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    My experience comes from rural policing, so the outlook is a bit different as we haven't seen it in the scale of larger, more populated areas. I think it's simply a matter of available resources at the given time that dictate it. If you're flooded with serious cases and don't have the time or manpower to deal with the smaller fish, they have to be pushed on the back burner or dealt with by alternate means.

    If I'm running call to call to call and handling Domestics, Fights, Drugs, etc....I'm not really able to take the time to deal with the seemingly (in comparison to the day's caseload) minor traffic violation. But if the shift is slower and there is less going on, I'm going to spend the time digging in to that minor violation for enforcement.

    I might be missing the entire point of the OP, but to me it's just common sense whether its on the street or in the courts. I do find it amusing that somewhere along the lines it's been studied, given a catchy name, and debated.
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  7. #7
    pgg's Avatar
    pgg
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    I'm with 121. We do our job the same everytime. If the DA decides not to prosecute it's his perogative. I'm not goning to let that dictate to me.

    I've seen the state troopers here let that dictate their behavior and I think it's just a matter of time before one of them looses their house over it. I cringe everytime I see it.
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  8. #8
    Xiphos's Avatar
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    I've worked a very suburban and densely populated area, an inner city, and a rural area. I've never had anyone at work tell me to arrest more people because the jail is empty, or to ease up since it's full. I've never heard of that happening either.

    I have heard of it at the prosecutorial and judicial levels. People are given time, or probation based upon the current status of the jail. I've also heard, "Sorry, the weekend program is full, you'll have to pull straight time now." I think there are more political considerations that happen at this level in what's prosecuted and what the sentencing is.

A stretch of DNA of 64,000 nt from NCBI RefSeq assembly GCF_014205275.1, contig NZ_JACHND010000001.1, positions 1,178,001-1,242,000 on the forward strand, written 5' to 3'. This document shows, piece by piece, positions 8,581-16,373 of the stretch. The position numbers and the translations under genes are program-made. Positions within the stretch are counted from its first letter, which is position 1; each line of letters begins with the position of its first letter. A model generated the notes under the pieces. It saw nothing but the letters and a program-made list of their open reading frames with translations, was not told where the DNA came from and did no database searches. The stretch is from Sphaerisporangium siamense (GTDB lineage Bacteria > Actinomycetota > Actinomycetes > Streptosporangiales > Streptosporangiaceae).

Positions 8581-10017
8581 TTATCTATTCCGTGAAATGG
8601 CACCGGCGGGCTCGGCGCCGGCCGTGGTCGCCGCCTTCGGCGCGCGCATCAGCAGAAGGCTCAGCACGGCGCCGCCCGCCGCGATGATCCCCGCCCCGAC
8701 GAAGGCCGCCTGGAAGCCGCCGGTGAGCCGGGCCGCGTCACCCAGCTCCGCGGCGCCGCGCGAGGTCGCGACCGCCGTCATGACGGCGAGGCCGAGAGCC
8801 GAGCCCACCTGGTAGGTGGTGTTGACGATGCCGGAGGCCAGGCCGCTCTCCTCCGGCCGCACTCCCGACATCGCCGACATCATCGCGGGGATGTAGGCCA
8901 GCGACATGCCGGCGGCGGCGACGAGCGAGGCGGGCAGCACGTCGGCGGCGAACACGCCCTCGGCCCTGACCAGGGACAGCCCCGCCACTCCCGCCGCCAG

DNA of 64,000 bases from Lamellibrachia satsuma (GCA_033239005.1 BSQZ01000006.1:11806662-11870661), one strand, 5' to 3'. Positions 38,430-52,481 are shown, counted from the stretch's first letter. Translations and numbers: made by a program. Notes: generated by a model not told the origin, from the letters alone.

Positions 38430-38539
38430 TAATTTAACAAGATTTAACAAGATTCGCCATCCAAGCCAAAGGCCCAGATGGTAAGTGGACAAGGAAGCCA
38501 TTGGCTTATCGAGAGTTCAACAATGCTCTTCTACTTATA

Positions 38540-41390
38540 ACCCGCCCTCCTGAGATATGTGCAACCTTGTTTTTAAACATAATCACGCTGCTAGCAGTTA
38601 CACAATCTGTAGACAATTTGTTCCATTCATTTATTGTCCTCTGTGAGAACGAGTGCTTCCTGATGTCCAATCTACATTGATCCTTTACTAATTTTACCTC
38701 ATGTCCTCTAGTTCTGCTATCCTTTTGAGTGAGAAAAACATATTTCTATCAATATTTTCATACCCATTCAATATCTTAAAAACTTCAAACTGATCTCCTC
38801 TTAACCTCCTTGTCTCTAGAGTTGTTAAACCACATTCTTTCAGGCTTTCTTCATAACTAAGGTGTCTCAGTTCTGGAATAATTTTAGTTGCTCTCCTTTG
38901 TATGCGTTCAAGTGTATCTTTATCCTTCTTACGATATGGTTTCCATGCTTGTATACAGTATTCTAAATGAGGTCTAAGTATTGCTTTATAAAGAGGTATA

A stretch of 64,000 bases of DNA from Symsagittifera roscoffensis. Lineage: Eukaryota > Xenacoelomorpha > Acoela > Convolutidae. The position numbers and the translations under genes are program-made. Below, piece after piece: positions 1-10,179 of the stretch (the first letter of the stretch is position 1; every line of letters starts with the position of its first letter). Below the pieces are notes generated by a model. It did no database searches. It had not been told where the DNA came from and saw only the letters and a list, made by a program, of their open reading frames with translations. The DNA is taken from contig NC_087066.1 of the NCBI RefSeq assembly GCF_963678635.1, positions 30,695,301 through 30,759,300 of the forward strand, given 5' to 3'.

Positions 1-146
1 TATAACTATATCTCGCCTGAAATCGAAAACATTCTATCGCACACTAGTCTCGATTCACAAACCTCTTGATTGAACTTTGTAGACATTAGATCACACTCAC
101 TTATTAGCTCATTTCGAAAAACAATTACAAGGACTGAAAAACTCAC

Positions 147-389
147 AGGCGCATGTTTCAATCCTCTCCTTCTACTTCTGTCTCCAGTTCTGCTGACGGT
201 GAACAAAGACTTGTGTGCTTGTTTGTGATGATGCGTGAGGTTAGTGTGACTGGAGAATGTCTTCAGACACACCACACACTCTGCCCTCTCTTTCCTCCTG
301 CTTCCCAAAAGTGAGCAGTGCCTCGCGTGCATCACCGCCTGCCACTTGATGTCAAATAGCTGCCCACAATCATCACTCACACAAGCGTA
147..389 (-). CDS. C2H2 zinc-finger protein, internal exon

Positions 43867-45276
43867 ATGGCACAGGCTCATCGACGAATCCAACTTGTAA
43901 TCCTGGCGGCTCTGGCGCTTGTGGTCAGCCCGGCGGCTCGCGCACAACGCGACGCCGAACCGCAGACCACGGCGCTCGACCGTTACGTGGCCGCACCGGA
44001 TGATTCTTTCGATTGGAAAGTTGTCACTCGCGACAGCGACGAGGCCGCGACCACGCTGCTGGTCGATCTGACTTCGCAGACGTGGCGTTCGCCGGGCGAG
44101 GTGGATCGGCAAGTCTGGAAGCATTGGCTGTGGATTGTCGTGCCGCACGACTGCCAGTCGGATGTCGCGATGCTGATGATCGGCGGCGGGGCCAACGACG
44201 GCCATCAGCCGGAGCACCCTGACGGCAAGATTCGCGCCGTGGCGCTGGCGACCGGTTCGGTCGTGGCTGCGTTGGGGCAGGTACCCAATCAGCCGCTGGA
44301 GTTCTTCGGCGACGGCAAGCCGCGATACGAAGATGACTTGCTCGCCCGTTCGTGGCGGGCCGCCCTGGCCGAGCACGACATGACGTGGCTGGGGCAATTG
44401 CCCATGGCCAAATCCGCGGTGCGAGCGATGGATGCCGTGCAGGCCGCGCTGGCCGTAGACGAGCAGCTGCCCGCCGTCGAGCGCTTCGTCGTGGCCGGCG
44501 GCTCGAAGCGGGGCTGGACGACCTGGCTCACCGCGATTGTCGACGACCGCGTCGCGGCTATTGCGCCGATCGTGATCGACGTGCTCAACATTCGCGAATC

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  9. #9
    SinePari's Avatar
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    Quote Originally Posted by Five-0 View Post
    This would be called Net Narrowing (casting a small net)

    Net Widening is the opposite. Crime rates are low. Jail/Prison occupancy is 50%. Cops go after smaller crimes (jay walking).
    DAs prosecute small crimes (stealing the 12 pack of beer).
    Judges give sentences for smaller crimes (4 months for possessing 3 oz of marijuana...first offense).
    Everybody choses their own case load. In a busy city with calls stacked at the beginning of your shift you have to triage. Same thing in bad weather, you're not knocking on doors chasing warrants or making inspection sticker traffic stops. But making criminal cases based upon the DA's caseload or abilities, or beds at the jail only comes with your experience in the system. You know who's a knucklead prosecutor and who the good defense attorneys are. You'll also know your own abilities and whether or not you can be effective in putting good, solid cases together.

    Quote Originally Posted by 121Traffic View Post
    But that doesn't mean if I don't see the guy a minute later running down the street with the beer I'm not gonna chase him on foot. That would be a simple ticket here.
    Depends on what kind of beer it is...

    Quote Originally Posted by Pudge View Post
    I might be missing the entire point of the OP, but to me it's just common sense whether its on the street or in the courts. I do find it amusing that somewhere along the lines it's been studied, given a catchy name, and debated.
    Clearly, some egghead PhD needs to do more research on this subject (read, $$$ grants).

    Just my 2 cents...your mileage may vary.
    Insert catchy phrase here

  10. #10
    McCrackhd's Avatar
    McCrackhd is offline Master Officer
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    I see it at the prosecutor's level and the court's level. At the street level, if they need to go to jail, they go to jail.

    121, y'all's system SUCKS! Misdemeanors: take em to jail and sign the warrant (in our presence, dui's, shoplifting, dv) or vi follows us down to sign warrant on all others. Felonies: take em to jail and go to DA's office during business hours to sign warrant. Pretty simple.
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  11. #11
    Bob Loblaw's Avatar
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    Quote Originally Posted by McCrackhd View Post
    At the street level, if they need to go to jail, they go to jail.
    this. I don't worry about the shit I can't control. What I can control is whether or not I decide (based on a lot of factors...how busy we are, what other irons I have in the fire, the type of offense, etc) to take someone to the jail. What happens to them after that isn't my department.